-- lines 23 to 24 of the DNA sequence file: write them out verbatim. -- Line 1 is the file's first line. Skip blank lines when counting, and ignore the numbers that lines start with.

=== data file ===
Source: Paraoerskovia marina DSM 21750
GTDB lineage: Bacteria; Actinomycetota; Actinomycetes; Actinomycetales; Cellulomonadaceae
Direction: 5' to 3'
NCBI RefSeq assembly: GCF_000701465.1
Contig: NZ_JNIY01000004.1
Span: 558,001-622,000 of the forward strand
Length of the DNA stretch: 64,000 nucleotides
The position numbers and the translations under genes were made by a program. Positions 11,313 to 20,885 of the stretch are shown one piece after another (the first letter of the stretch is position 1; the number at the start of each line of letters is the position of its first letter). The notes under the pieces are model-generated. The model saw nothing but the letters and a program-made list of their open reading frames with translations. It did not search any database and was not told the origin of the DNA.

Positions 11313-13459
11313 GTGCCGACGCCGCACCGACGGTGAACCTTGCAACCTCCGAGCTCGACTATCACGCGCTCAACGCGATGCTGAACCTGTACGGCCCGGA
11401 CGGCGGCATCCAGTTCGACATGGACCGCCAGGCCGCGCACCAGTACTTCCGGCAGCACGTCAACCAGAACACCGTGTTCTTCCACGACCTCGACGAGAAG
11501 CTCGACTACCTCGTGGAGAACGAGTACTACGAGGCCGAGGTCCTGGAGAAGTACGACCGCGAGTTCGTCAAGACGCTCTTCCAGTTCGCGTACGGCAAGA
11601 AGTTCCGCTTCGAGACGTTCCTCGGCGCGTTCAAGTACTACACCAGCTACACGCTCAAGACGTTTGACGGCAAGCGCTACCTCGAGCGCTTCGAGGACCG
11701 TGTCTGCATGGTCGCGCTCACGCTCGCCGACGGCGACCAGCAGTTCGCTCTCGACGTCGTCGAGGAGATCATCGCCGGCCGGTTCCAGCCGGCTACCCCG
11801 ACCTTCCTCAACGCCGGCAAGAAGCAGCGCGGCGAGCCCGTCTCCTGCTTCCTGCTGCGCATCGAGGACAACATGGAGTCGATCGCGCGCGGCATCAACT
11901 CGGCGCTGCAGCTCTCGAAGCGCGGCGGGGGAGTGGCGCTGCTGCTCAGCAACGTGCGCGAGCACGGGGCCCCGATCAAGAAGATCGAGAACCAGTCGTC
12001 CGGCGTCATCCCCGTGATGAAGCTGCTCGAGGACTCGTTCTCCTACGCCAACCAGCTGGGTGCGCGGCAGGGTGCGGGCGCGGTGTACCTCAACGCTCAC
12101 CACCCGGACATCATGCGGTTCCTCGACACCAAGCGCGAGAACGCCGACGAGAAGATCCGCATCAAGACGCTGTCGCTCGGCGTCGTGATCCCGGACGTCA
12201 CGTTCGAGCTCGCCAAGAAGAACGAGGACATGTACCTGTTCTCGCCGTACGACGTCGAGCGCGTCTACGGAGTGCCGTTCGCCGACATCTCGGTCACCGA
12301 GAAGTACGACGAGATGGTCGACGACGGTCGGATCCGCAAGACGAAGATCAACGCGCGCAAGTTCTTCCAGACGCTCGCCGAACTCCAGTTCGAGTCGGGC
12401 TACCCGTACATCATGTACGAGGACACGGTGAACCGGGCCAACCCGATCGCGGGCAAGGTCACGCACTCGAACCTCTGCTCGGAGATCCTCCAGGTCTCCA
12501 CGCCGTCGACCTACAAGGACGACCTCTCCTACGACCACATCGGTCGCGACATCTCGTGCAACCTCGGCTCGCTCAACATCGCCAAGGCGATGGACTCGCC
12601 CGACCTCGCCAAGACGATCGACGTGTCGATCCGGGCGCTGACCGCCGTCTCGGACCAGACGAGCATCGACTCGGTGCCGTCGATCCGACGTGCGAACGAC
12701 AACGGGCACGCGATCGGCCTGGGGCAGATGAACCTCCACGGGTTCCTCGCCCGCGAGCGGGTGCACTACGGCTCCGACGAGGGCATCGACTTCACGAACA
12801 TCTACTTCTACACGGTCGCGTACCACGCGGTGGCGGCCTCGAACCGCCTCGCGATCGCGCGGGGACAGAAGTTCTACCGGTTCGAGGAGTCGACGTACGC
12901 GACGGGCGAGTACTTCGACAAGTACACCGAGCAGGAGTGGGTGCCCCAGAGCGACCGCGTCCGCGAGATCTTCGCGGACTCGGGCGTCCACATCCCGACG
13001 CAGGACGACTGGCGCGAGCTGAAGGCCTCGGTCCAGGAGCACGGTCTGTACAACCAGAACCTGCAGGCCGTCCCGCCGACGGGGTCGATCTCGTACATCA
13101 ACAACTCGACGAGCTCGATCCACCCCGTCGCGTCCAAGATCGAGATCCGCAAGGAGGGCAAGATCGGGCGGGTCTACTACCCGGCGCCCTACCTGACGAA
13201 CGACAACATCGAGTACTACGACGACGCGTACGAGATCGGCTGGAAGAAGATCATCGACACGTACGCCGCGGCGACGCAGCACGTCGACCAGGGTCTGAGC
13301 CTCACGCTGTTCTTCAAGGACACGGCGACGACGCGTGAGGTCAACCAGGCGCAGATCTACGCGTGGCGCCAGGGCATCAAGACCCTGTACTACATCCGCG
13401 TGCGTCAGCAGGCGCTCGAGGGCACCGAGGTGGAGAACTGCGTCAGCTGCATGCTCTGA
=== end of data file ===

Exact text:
12601 CGACCTCGCCAAGACGATCGACGTGTCGATCCGGGCGCTGACCGCCGTCTCGGACCAGACGAGCATCGACTCGGTGCCGTCGATCCGACGTGCGAACGAC
12701 AACGGGCACGCGATCGGCCTGGGGCAGATGAACCTCCACGGGTTCCTCGCCCGCGAGCGGGTGCACTACGGCTCCGACGAGGGCATCGACTTCACGAACA